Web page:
Introduction Weight change in elderly is known as associated with risk of diseases and mortality.
Objective To examine the association between 2-year weight change and incidence of activities of daily living (ADL) disability in elderly women.
Methods Data comes from a longitudinal survey—SABE Study (Health, Well-being and Ageing), which began in 2000 with a multistage clustered sample of 2143 people aged ≥60 years-old living in Sao Paulo-Brazil. In 2006, during the second wave (n=1115 re-interviewed), used here as baseline, a subsample of 688 persons aged ≥75 years was followed-up, in 2 rounds (2008–2009). Measures included: Weight change (baseline- 2008); Incidence of ADL disability (baseline-2009). Logistic regression with ADL status in 2009 as outcome, including health and socioeconomic covariates. Inferences were weighted to account for sample design.
Results In 2006, from 433 women, 227 had no limitation in ADL. In 2009, ADL were analysed in a sample of 162 women. The disability incidence was 171.4/1000 person-years in women who lost more than 5% of weight, 138.4/1000 person-years in women who gained more than 5%, and 87.4/1000 person-years for women who maintained weight during follow-up. Weight loss was associated to the risk of disability (OR=3.38; p=0.012), as well as weight gain (OR=2.71; p=0.009). After adjusting for MMSE score, age, education and frailty, weight gain remained as independent factor associated to disability (OR=2.31; p=0.041), but weight loss lost significance (OR=1.91; p=0.288).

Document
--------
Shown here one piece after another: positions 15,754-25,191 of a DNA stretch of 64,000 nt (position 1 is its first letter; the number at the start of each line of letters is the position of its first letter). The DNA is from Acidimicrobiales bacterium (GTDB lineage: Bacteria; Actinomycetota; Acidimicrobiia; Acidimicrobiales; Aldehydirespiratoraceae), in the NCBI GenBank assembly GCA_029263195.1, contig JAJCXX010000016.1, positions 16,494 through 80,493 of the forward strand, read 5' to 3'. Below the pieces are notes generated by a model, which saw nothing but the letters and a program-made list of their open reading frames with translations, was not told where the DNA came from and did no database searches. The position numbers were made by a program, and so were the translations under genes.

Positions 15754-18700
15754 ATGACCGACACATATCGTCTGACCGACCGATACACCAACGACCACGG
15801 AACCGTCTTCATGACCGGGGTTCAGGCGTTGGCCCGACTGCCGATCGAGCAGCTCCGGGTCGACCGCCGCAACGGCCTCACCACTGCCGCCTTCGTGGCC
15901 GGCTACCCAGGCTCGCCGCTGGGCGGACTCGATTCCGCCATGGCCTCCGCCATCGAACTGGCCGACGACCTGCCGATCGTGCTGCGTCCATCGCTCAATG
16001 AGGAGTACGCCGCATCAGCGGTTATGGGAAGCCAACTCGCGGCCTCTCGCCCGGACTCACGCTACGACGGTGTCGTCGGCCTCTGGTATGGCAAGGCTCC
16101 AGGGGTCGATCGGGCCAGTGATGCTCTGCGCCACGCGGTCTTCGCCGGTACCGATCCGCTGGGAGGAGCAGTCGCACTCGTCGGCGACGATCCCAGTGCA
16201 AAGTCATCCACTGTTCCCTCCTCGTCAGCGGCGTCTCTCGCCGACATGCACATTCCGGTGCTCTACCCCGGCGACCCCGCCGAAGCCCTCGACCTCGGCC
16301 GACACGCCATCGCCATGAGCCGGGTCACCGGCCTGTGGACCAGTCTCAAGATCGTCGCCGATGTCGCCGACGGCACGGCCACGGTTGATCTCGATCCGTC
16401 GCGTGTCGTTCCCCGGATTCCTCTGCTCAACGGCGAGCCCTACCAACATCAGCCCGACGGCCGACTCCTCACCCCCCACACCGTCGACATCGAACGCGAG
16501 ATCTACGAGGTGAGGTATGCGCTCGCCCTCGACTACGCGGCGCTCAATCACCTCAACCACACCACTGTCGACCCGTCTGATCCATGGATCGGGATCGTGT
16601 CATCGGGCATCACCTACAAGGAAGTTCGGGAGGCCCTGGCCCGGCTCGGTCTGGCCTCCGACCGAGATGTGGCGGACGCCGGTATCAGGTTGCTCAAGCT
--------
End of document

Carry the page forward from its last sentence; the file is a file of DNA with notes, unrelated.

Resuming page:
Conclusions Weight gain is associated with the risk of developing ADL limitation in older women.
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